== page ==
Minn and his partners have the money all lined up--a $3.2 million loan from the city, another $23 million from bonds approved by Hennepin County, plus $6.45 million of their own. They're still in negotiations with owner John Drummond over the two final parcels of land. Securing eminent domain on a rail line owned by Minnesota Commercial Railroad and used by Archer Daniels Midland Co.--the topic of the April 8 hearing--might prove a taller hurdle. Minn says ADM has agreed to stop using the line, and that getting the city's permission to condemn is simply precautionary.
That's precisely the sort of behavior that irks Paul Zerby. "It's just a bargaining chip for him, to say the city might condemn," Zerby asserts. "It may have been a commonly accepted way of doing business in the past. But I say negotiate with the landowner now and let the neighborhood be in the planning."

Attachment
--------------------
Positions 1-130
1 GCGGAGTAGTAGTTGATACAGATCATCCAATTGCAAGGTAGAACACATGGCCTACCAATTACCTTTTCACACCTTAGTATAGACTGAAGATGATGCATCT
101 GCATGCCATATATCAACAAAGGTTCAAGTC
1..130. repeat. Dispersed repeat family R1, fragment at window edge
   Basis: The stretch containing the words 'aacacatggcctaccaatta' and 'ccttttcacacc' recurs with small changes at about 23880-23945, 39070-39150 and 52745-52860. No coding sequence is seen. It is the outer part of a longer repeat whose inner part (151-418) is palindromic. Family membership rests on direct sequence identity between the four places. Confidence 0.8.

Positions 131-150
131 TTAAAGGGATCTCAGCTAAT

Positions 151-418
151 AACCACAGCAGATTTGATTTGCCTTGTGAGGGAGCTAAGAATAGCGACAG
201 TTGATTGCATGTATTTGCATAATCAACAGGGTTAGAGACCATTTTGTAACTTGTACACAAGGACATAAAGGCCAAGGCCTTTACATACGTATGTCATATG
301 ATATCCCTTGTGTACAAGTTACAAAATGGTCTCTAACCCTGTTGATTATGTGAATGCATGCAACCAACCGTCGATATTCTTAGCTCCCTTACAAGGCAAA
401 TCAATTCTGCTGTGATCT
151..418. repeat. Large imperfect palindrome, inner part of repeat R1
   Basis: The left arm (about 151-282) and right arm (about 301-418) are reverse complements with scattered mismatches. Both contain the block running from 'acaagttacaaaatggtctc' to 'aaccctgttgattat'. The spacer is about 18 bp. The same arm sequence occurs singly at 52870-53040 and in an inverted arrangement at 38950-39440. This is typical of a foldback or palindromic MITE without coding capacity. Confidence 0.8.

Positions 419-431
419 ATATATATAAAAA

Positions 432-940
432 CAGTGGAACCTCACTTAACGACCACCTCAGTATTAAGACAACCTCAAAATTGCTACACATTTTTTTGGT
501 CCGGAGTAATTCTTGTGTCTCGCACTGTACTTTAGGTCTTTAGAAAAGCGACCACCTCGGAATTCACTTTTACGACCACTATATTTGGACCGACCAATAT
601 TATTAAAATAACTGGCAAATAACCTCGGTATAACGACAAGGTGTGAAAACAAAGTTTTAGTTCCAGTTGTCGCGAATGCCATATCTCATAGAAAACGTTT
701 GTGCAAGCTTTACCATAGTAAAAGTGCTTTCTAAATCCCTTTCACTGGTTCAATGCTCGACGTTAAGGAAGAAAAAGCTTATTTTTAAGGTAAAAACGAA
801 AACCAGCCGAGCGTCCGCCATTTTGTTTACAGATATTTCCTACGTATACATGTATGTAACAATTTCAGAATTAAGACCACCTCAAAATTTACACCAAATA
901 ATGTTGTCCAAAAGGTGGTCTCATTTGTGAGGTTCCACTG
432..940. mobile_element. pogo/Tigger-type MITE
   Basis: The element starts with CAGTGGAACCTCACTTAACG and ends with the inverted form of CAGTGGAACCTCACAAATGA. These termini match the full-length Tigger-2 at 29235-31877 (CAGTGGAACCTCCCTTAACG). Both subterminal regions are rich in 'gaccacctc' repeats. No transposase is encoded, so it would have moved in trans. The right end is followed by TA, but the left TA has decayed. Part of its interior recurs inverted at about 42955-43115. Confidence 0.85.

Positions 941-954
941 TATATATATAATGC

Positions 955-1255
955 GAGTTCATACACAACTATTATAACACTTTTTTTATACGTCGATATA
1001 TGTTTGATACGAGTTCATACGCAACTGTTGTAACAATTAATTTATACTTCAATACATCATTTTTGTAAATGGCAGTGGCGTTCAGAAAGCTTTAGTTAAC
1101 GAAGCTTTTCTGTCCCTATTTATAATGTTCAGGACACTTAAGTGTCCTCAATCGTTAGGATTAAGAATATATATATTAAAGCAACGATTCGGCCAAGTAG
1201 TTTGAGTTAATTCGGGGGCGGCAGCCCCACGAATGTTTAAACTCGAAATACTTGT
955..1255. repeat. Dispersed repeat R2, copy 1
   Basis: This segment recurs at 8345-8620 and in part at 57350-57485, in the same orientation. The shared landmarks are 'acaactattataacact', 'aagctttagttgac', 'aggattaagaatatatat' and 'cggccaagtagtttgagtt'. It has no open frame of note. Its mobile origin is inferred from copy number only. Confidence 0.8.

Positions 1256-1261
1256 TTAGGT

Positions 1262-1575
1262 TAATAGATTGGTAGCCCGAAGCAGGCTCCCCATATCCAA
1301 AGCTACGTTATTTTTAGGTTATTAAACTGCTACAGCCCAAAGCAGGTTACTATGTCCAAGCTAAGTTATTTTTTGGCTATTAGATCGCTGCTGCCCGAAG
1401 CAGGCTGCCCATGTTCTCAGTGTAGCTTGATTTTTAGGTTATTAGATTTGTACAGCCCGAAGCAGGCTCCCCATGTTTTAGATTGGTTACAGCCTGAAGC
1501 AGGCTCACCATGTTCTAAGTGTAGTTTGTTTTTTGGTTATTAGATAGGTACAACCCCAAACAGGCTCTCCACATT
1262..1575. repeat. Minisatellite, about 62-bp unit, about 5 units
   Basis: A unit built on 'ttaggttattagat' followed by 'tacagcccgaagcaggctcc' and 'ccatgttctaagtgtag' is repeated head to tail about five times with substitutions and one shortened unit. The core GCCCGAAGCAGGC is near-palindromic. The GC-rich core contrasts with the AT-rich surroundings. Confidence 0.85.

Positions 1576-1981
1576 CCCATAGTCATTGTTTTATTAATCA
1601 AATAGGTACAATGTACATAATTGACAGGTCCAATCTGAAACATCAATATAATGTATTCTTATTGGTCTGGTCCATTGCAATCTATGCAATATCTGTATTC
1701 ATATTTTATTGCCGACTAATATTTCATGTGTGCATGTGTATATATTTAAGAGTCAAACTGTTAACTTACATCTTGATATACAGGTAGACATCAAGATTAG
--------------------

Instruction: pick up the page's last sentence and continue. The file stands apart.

See what develops: Steve Minn stakes his claim to apartments on the riverfront
He'd be more than happy to negotiate in good faith, Minn counters, if Zerby would stop trying to scuttle his dream of "industrial-style" lofts on the riverfront. At one point, Minn notes, Zerby, along with fellow city council newcomers Dan Niziolek and Natalie Johnson Lee, attempted (albeit unsuccessfully) to derail a $750,000 check the city received from the State of Minnesota to clean up pollution on the site. "You never send money back to the state," Minn says incredulously. (Zerby says he was concerned because the money was directly tied to the development.)
While acknowledging that he has a financial stake in the outcome, Minn insists he's trying to do something to benefit the city. Besides, he says, the development is a fait accompli. "I've had the approval of the city council, the Met Council, and the Minneapolis Community Development Agency," he says. "It's not a question of whether we want to date, or even get married, or have a baby. The question is: Do we buy pink or blue, because the baby's coming."